Arithmetic mean (calculation)

The arithmetic mean, or simply the mean, is the calculated value that is the most equidistant from all other values in a dataset. That is, when all values are considered in relation to each other, the mean is the value that represents the minimum possible distance among all of them. The mean can be considered as a parametric measure of central tendency and as the proper average when doing statistical analysis at interval or ratio levels.

Interpreting a mean

The mean is simply interpreted as the average value in a dataset, althgouh, literally, it is a calculated value which is the most equidistant from all others in the dataset.

For example, if we have a set of values like 1, 2, 3, their mean is 2. The distances between values and mean are -1, 0, +1. When added up, they result in 0. Thus, the mean 2 is the "middle" value that better represents all other values in the dataset. If we have the set of values 1, 2, 9, their mean is 4. The distances between values and mean are -3, -2, +5. When added up, they also result in 0. Again, the mean 4 is the "middle"value that better represents all other values in the dataset.
Notice that the mean does not need to be one of the "real" values in the sample. The mean is, simply, the result of a formula. This is why you can read things like the mean population growth of a country is 1.3 children per couple per year (even when nobody can actually have neither 1.3 nor 0.3 of a child).

When used in a quasi-inferential manner, the mean informs of the most equidistant value in a future dataset.

For example, imaging that you need to fly to the same destination above in the near future and you want to save money for the ticket. Yet, you need to administer your money well: you don't want to save too little and find yourself with no money for the airfare, nor you want to save to much and go hungry. How much money should you save? If you have no other information than your past experience, then you can consider the mean as the most accurate value you can rely on and, thus, expect your future airfare to be $150. This is the amount of money that represents the best compromise for your financial goals, and, thus, the amount that you should save for your future ticket.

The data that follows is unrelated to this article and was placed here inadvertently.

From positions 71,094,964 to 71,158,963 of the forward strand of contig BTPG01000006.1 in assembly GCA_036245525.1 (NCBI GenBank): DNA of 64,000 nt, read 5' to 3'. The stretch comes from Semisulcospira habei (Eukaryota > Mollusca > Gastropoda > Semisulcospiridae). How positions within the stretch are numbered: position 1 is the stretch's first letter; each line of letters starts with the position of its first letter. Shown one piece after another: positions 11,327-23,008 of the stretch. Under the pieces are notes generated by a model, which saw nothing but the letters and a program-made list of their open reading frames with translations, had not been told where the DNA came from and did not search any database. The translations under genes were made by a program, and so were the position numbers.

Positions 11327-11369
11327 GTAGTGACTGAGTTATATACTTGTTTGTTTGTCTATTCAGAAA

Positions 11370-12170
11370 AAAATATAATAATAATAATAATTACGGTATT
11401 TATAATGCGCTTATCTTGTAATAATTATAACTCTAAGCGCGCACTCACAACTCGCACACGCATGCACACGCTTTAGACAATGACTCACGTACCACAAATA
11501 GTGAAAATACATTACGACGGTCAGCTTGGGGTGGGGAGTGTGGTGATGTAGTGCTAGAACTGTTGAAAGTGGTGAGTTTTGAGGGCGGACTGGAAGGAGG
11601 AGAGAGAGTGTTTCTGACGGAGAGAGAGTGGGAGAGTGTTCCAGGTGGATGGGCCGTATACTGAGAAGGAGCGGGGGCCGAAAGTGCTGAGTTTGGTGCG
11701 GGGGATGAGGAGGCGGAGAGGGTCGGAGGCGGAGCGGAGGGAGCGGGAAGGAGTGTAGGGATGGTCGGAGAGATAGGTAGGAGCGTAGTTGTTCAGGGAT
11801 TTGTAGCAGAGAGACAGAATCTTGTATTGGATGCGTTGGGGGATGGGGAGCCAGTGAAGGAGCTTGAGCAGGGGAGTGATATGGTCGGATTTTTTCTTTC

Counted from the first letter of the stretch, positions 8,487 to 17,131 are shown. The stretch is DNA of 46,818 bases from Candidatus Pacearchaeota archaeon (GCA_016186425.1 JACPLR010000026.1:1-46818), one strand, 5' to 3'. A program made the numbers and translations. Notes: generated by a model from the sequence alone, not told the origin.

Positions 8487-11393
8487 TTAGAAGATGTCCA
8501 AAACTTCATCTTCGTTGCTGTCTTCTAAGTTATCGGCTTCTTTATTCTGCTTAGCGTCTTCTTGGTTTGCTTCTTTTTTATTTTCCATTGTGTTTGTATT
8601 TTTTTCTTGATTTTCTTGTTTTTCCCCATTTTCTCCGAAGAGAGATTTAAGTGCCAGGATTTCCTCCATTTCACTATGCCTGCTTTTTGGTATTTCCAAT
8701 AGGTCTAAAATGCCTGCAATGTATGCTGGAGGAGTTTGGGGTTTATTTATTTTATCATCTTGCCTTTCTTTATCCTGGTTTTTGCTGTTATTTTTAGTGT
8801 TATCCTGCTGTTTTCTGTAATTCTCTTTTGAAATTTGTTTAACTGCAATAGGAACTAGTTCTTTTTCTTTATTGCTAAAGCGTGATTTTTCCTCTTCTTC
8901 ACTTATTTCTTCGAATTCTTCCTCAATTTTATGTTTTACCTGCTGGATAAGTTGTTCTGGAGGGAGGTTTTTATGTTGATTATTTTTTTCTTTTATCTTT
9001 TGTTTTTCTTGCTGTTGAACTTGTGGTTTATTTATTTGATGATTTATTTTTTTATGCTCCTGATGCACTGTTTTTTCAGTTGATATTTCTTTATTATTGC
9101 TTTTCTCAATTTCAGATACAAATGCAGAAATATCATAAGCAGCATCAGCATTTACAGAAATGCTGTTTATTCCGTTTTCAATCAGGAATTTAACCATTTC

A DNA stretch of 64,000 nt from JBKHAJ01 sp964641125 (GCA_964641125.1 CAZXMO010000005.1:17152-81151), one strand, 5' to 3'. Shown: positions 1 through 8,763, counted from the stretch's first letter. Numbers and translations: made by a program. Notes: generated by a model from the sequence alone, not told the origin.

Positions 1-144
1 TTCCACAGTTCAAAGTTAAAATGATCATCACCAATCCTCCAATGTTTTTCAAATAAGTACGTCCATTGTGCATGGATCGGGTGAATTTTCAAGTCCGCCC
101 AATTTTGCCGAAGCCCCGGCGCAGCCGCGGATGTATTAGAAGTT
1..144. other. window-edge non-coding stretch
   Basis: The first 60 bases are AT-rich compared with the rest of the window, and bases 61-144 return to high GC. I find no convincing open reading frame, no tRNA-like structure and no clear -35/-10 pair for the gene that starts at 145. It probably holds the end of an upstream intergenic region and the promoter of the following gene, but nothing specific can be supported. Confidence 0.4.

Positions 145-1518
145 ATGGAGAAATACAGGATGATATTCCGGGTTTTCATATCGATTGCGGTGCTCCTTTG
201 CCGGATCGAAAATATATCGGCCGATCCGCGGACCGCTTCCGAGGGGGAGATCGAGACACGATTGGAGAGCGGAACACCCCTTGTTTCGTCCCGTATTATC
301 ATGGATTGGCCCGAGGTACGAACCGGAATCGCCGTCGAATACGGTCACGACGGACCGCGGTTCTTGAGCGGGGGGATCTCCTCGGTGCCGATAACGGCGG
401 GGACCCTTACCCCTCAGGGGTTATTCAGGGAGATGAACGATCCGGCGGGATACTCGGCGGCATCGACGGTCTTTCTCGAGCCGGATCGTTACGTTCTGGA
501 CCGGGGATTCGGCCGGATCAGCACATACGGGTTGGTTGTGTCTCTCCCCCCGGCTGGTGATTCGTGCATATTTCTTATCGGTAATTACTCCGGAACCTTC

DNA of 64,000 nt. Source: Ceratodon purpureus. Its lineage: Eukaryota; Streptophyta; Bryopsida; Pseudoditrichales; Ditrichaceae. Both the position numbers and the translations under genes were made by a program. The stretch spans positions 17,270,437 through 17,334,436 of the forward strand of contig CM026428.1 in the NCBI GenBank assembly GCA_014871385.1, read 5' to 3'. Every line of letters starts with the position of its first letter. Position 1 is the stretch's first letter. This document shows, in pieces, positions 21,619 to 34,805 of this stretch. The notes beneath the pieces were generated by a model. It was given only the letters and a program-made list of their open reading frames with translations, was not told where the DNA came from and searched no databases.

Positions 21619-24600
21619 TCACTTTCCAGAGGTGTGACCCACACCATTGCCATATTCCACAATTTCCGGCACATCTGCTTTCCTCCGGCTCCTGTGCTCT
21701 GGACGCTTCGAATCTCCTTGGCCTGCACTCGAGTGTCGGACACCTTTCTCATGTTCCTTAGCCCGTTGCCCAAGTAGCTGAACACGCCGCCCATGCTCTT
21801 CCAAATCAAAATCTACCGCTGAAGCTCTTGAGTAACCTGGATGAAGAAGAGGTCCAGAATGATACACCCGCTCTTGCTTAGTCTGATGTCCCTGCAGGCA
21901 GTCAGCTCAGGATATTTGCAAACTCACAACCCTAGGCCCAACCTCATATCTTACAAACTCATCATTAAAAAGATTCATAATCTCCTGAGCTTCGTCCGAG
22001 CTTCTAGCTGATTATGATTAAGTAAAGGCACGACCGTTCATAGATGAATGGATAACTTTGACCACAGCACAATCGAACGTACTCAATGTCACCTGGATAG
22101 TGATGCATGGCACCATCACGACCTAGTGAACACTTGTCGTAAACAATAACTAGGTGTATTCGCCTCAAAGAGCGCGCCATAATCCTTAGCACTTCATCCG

• The mean is, probably, the most popular measure of central tendency. This is why you often find results such as that a population growth is 1.3 children per couple per year. We may understand the meaning but the interpretation is, nonetheless, unrealistic.
  • The mean is used with interval and ratio variables. It can be used with ordinal variables, although the result is more of a median than a mean proper. It, however, does not make any sense to calculate the mean of nominal or categorical variables.
  • Because the mean is the most equidistant value to all other values in the sample, it is highly sensitive to extreme values, to the point of results becoming ridiculous.

For example, imagine that you do a survey at work and collect data from a sample of 5 workers regarding average pay at your company. The dataset is something like the following (in thousands of $): 4, 2, 3, 3, 3; mean = 3 ($3,000/month). The mean seems to represent well the average monthly pay in the sample and, probably, in the organization. However, if by chance, you get a big earner (an extreme case) in your sample, the results may be quite misleading. E.g. 39, 2, 3, 3, 3; mean = 10 ($10,000/month). In this second case, the extreme value has such an effect that the mean is increased by $7,000, definitely not a representative average. Ways of correcting the effect of extreme cases are, for example, to eliminate such extreme cases or use a truncated mean.

Want to know more?

Wikipedia - Arithmetic mean
You can learn a bit more about the (arithmetic) mean in this Wikipedia page.
Khan Academy - Mean, median and mode
Khan teaches about central tendency measures (mean, median and mode) in this video.
Khan Academy (undated - embedded from YouTube on 28 April 2012)

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